When the child obeys, he shows he’s under authority, but as he obeys he also exercises the authority he’s been given.

The single thought in the child’s mind as he performs the task is his desire to please his parent.

Friends, that’s what Faith is!

It’s simply us as God’s children performing the Father’s will.

It’s understanding Who He is, His authority & power, and who we are as those who’ve been given authority to accomplish His will.

Great faith is the result of being under God’s authority.

The centurion understood that & Jesus pointed it out for all to see.

N. Jesus Raises a Man From the Dead 7:11-17

11Now it happened, the day after, that He went into a city called Nain; and many of His disciples went with Him, and a large crowd.

Nain was a minor city located 6 miles south of Nazareth.

There’s quite a crowd following Jesus at this point.

12And when He came near the gate of the city, behold, a dead man was being carried out, the only son of his mother; and she was a widow. And a large crowd from the city was with her.

This woman must have been fairly well known in Nain judging by the large crowd that’s attending the funeral of her son.

Widows had a tough time in Israel because women lived off the support of their husband or grown children.

A widow who had no children was almost always in terrible poverty.

This poor woman is facing a life a intense hard-ship.

Not only she is now bearing the grief of the loss of her only son, she’s facing a life of crushing desperation.

So here’s a crowd leaving Nain carrying the dead only son of a widowed mother.

They meet a crowd coming into Nain following a living only Son of the Heavenly Father.

The dead son will live – because the living Son came to die.

13When the Lord saw her, He had compassion on her and said to her, “Do not weep.”

Jesus’ compassion was fueled because of the grief she bore in the loss of her son, and because of the life He knew lay ahead of her without her son to provide for her.

14Then He came and touched the open coffin, and those who carried him stood still. And He said, “Young man, I say to you, arise.” 15So he who was dead sat up and began to speak. And He presented him to his mother.

Jesus had a habit of breaking up funeral processions by raising the dead.

He entered Jarius’ house & told the professional mourners to stop their howling, then entered Jairus’ daughter’s room & healed her. [Luke 8:41-56]

He went to the tomb of Lazarus were the mourners were gathered to weep and told them to remove the door of the tomb. Then He called Lazarus forth. [John 11:1-45]

Jesus didn’t like death & regarded it as an enemy to be defeated.[1]

16Then fear came upon all, and they glorified God, saying, “A great prophet has risen up among us”; and, “God has visited His people.”

Jesus’ raising the widow’s son would have reminded the people of Elijah’s raising the widow’s son in 1 Kings 17, so they proclaim Him a great prophet.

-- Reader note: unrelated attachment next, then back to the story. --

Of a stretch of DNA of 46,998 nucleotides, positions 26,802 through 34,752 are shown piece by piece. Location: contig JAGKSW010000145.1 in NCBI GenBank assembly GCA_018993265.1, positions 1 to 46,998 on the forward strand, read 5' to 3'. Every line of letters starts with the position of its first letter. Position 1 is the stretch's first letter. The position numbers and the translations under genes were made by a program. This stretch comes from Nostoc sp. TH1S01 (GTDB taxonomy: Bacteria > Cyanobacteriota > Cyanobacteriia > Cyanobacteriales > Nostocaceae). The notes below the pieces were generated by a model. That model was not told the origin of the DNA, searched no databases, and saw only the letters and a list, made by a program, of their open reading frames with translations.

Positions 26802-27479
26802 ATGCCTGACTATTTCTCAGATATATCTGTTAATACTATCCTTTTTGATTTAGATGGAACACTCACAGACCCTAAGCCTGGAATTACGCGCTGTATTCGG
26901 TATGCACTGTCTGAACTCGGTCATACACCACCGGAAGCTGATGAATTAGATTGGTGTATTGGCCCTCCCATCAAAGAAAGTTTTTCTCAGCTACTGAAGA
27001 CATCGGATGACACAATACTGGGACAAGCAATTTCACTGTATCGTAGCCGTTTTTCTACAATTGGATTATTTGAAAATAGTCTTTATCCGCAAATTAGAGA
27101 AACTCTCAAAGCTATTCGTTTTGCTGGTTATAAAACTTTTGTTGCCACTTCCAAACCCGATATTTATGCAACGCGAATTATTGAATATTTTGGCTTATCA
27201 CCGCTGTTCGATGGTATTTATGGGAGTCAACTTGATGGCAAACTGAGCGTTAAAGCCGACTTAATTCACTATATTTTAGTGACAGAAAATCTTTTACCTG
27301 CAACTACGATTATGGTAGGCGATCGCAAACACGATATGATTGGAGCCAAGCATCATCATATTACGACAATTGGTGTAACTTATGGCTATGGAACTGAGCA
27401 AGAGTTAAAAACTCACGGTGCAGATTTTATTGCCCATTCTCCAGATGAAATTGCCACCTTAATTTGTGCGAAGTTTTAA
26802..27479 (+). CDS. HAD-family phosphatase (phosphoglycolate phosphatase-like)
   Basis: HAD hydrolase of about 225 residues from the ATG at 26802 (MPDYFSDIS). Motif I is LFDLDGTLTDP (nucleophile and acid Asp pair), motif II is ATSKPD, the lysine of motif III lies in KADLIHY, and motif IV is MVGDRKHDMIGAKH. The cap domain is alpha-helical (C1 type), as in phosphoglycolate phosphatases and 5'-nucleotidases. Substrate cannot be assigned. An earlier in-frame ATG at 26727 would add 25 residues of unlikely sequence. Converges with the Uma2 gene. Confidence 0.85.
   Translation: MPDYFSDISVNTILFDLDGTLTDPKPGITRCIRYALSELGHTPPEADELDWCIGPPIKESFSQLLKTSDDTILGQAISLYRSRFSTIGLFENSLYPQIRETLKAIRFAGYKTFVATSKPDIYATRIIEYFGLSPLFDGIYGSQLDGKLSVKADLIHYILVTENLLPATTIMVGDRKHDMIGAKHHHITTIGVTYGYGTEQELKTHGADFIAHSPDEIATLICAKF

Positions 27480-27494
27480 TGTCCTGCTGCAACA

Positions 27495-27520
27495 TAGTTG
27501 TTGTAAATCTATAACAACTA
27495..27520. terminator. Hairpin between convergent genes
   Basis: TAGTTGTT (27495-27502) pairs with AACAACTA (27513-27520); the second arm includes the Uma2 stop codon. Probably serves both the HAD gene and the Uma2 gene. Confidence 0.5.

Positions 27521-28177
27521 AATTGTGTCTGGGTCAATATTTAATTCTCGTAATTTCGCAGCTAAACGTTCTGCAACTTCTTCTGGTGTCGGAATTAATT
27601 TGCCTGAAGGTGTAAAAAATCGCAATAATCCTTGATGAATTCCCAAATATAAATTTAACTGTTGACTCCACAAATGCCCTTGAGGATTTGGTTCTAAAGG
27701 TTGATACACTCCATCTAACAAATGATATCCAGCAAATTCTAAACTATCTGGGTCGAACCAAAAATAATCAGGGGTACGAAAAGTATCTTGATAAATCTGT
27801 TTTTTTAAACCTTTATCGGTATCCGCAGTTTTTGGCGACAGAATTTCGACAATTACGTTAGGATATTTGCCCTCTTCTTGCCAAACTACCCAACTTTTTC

17And this report about Him went throughout all Judea and all the surrounding region.

Nain is in Galilee, but Luke tells us that the report of this healing was made major news in Judea, as well as the rest of Galilee.

According to Jewish history, rabbis did perform the occasional miracle.

This is what helped identify them as rabbis who enjoyed unique authority to speak for God.

What marked Jesus as fundamentally different from other rabbis was the volume & kinds of miracles He performed.

Other rabbis might perform a healing now & then, but people didn’t line up & all go away healed as they did with Jesus.

And no rabbi had ever been known to break up a funeral by raising the dead.

Luke’s comment that Jesus’ name is being spread far & wide, especially in Judea, is meant to let us know that He’s coming to the attention of the Jewish leaders.

O. John’s Doubt & Jesus’ Answer 7:18-35

18Then the disciples of John reported to him concerning all these things. 19And John, calling two of his disciples to him, sent them to Jesus, saying, “Are You the Coming One, or do we look for another?”

When the news of Jesus’ ministry in Galilee reached John, he sent 2 of his disciples to ask Jesus if He was indeed the Messiah, or if they should look for someone else.

Why would John ask this? After all, as Jesus’ cousin, he’d grown up knowing the story of both his and Jesus’ birth.

At Jesus’ baptism, John was there when the Father’s word of approval came and the Holy Spirit descended on Him.

John himself had pointed to Jesus & said, “Behold the Lamb of God.”

So why is John questioning Jesus’ identity now?

Well, Matthew 11 tells us John was in prison at this point.

He’d been arrested by Herod & the prospects of his release were dim.

John knew the prophecy of Isaiah which said that when Messiah came He would . . .

·        Heal the sick,

·        Defend the poor,

·        Raise the dead.